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Managerial Economics

Tools for Analyzing Business Strategy

Thomas J. Webster

Each year, thousands of businesses file for bankruptcy protection because managers fail to efficiently organize the company’s operations, misread market trends, pay inadequate attention to product quality, or misinterpret the activities and intentions of rival companies. Perhaps they fail to formulate optimal advertising or financing strategies, procure raw materials and components at least cost, or provide adequate incentives to motivate workers to put forth their best efforts. Managerial economics is the application of economic principles to topics of concern to managers.

This textbook develops a framework for predicting managerial responses to changes in the business environment. It combines the various business disciplines with quantitative methods to identify optimal solutions to more efficiently achieve a firm’s organizational objectives. The topics discussed in this textbook are readily accessible to students with a background in the principles of microeconomics and business mathematics. The selection and organizations of topics makes the textbook appropriate for use in a wide range of curricula by students with different backgrounds.
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Lexington Books
Pages: 442Size: 6 x 9
978-1-4985-0793-6 • Hardback • December 2014 • $132.00 • (£85.00)
978-1-4985-0795-0 • Paperback • March 2017 • $54.99 • (£37.95)
978-1-4985-0794-3 • eBook • December 2014 • $51.99 • (£34.95)
Thomas J. Webster is professor of economics in the Department of Finance and Economics of Pace University’s Lubin School of Business.
Chapter 1 Managerial Economics and Strategy
The role of economics in business management
What is economics?
What is managerial economics?
Strategic behavior
Quantitative methods
The role of a manager
The role of profit
The objective of the firm
What’s a company worth?
Types of profit
Constraints on the operations of the firm
Conflicts of interest
Other players
Thinking at the margin
Deriving marginal from total values
Chapter exercises
Chapter 2 Demand and Supply
Income and substitution effects
Demand determinants
Estimating the market demand equation
Consumer surplus
Supply determinants
Producer surplus
Market Equilibrium
Net Social Welfare
Changes in Demand and Supply: Price and Output Determination
Demand shifts
Demand and supply shifts
Rationing Function of Prices
Price ceilings
Price floors
Allocating Function of Prices
Chapter exercises
Chapter 3 Elasticity
Price Elasticity of Demand
Calculating the price elasticity of demand
Determinants of the price elasticity of demand
Total and marginal revenue
Formal relationship between the price elasticity of demand and total revenue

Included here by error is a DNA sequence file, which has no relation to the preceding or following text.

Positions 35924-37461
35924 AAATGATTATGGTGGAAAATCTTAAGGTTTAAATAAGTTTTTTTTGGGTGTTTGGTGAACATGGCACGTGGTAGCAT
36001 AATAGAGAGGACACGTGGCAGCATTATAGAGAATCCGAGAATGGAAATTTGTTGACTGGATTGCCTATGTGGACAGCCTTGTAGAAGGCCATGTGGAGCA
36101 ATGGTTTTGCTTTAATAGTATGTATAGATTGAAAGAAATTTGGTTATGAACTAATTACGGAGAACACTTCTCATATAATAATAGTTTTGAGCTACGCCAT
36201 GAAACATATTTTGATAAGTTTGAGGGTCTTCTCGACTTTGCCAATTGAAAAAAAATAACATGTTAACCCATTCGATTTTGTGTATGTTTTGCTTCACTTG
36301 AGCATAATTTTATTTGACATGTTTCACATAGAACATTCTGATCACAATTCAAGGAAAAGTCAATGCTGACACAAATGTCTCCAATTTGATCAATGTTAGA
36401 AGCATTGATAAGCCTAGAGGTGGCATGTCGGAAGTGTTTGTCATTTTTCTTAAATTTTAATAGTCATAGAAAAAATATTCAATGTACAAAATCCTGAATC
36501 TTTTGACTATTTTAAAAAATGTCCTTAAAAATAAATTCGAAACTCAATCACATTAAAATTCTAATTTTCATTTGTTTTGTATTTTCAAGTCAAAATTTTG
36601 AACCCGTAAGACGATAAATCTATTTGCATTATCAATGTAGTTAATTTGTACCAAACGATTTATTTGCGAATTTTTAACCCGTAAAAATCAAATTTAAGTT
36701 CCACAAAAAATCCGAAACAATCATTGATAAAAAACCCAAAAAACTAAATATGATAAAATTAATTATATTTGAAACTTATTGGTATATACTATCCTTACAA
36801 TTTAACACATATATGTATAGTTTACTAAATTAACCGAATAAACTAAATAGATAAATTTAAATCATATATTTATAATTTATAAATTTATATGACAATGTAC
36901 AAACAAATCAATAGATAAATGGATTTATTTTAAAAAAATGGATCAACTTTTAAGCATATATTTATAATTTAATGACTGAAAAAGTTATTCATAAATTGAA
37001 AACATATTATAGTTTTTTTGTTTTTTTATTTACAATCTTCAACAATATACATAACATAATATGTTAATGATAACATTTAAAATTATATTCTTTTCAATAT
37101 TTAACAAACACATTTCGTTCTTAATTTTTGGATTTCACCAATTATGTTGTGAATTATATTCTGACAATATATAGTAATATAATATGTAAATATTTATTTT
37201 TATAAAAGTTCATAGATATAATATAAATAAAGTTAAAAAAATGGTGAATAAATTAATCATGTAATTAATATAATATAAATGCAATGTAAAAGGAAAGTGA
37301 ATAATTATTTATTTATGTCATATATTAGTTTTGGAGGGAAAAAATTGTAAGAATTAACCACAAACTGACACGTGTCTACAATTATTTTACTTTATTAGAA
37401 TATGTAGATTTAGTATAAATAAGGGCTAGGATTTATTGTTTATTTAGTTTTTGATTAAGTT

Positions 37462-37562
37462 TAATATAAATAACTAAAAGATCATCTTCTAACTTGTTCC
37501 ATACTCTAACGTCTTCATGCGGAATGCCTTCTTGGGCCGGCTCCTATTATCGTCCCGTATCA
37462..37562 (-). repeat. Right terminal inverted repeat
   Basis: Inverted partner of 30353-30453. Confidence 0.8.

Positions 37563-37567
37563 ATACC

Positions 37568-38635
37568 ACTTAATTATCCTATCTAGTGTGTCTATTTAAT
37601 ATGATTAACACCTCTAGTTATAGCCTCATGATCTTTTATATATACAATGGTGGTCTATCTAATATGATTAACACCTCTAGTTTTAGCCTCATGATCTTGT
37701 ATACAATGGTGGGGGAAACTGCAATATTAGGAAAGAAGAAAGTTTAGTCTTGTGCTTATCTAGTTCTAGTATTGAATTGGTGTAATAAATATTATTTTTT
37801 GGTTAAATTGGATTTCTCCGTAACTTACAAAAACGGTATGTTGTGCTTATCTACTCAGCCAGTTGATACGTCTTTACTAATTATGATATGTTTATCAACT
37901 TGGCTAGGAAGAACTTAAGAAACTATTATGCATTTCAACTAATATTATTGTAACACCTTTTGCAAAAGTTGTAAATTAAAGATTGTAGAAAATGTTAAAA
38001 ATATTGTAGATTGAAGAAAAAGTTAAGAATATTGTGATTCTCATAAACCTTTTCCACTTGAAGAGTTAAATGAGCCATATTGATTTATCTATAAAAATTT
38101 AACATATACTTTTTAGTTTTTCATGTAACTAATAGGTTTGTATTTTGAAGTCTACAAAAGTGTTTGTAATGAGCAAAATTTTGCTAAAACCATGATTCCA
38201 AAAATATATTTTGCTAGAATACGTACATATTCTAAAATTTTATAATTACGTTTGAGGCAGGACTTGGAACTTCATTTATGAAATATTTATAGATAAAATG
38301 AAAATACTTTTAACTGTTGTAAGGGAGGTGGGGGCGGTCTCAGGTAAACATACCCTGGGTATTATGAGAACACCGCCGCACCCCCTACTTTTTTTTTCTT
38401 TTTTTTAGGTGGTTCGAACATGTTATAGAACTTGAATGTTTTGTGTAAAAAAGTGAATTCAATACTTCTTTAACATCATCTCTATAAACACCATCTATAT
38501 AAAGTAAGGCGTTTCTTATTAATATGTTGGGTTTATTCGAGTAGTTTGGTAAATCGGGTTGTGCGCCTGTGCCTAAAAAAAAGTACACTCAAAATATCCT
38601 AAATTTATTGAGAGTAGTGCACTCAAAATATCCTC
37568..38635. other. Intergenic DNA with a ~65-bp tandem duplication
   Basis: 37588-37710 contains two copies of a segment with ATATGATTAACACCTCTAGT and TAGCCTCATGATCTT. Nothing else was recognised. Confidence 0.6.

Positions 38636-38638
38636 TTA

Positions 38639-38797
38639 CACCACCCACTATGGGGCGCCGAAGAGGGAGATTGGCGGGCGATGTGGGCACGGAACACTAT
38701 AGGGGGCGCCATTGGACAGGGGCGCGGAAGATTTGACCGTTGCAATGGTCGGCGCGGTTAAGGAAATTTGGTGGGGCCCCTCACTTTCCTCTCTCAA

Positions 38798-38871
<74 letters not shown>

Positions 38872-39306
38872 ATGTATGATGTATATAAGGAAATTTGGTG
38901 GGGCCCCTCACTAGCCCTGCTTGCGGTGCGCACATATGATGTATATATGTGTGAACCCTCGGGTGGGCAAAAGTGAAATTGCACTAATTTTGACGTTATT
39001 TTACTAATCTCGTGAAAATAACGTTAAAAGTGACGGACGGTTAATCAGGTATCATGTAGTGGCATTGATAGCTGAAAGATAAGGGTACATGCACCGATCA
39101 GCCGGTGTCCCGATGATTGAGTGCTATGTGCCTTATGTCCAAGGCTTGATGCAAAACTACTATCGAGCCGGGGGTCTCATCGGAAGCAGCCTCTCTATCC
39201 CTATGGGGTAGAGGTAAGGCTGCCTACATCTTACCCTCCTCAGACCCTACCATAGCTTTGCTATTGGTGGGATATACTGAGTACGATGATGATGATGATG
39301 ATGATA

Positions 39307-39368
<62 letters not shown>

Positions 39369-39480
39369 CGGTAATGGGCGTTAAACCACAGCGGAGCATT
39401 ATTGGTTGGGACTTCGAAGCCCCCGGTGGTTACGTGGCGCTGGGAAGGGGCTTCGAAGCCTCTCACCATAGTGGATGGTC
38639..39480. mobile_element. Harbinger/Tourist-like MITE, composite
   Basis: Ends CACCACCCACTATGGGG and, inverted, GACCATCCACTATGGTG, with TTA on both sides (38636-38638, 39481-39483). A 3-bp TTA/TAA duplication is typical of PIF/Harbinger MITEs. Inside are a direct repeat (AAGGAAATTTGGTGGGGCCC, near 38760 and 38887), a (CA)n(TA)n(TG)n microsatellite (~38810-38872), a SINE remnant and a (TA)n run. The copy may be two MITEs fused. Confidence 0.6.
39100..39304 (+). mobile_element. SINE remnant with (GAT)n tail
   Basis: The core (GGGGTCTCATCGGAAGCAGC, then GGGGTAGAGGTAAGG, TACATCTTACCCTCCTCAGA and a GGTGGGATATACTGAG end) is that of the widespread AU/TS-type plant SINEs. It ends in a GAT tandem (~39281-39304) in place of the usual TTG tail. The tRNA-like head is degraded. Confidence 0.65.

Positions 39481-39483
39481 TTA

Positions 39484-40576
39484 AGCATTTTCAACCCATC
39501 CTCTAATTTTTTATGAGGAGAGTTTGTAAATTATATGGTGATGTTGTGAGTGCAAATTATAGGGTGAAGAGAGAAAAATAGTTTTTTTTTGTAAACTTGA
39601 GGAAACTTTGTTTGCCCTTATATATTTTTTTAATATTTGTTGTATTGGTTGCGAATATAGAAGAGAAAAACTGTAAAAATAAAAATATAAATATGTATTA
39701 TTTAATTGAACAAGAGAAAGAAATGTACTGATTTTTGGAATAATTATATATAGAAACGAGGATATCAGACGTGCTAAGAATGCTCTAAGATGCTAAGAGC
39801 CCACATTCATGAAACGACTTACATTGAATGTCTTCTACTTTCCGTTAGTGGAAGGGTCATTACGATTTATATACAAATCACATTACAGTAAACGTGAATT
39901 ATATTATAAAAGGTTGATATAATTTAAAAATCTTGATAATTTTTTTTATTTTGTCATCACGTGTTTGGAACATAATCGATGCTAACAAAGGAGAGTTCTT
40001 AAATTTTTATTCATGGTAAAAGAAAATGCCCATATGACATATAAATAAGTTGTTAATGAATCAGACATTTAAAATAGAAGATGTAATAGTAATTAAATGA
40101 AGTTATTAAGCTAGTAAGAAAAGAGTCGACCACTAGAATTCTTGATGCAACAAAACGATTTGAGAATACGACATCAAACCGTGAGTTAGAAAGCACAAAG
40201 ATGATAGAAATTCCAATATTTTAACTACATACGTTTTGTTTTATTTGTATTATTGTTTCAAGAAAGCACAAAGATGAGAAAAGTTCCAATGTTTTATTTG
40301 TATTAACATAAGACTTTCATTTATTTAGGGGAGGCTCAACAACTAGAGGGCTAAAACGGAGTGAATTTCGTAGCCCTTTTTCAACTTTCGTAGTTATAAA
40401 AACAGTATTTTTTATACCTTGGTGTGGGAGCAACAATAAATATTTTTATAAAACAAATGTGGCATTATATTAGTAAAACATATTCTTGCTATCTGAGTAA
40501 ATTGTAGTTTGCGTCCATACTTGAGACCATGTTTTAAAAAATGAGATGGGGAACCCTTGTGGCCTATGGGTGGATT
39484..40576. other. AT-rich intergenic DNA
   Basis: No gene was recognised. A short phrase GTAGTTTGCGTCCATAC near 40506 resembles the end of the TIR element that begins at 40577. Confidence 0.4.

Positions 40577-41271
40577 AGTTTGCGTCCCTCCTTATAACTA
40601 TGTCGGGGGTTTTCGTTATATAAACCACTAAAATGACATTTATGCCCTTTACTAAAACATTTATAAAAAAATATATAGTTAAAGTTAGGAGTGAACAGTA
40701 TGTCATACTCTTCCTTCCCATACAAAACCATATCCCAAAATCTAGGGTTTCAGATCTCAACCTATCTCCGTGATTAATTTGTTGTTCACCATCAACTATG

Income Elasticity of Demand
Cross-Price Elasticity of Demand
Advertising Elasticity of Demand
Chapter exercises
Chapter 4 Production and Cost
The Production Function
Production relationships
Productivity Measures
Average and marginal products of a variable input
Law of Diminishing Returns
Cost in the Short Run
Total cost
Average and marginal costs
Functional form of the total cost equation
Isocost Line
Learning Curve Effect
Cost in the Long Run
Economies and diseconomies of scale
Sources of economies of scale
Sources of diseconomies of scale
Multiproduct Cost Functions
Economies of scope
Cost complementarities
Chapter Exercises
Chapter 5 Profit Maximization
Profit Maximization
Optimal input combinations
Maximizing profit in practice
Optimal input substitution
How to Procure Inputs
Spot exchange
Vertical integration
Specialized Investments
Types of specialized investment
Bargaining costs
Procuring Inputs Involving Specialized Investments
Promoting Maximum Effort: The Principal-Agent Problem
Owner-manager principal-agent problem
Manager-worker principal-agent problem
Chapter Exercises
Chapter 6 Corporate Structure and Culture
The Supply Chain
Transaction costs
Vertical Integration
Horizontal Integration
Economies of scale
Economies of scope
Economies of scale and scope
Lower transactions costs
Smoother cash flows
Internal financing
Diversifying shareholder investment
Undervalued firms
Strategic Alliances
Firm Architecture
Evolution of the modern corporation
Organizational Structure
Types of Organizational Structure
Unitary (functional) form (u-form)
Multidivisional form (m-form)
U-form/M-form hybrid
Matrix structure
Contractual network
Strategy or Structure: Chicken or Egg?
Corporate Culture
Unwritten rules
Creating a corporate culture
Chapter Exercises
Chapter 7 Industry Organization
Market Structure
Number, size, and distribution of rival firms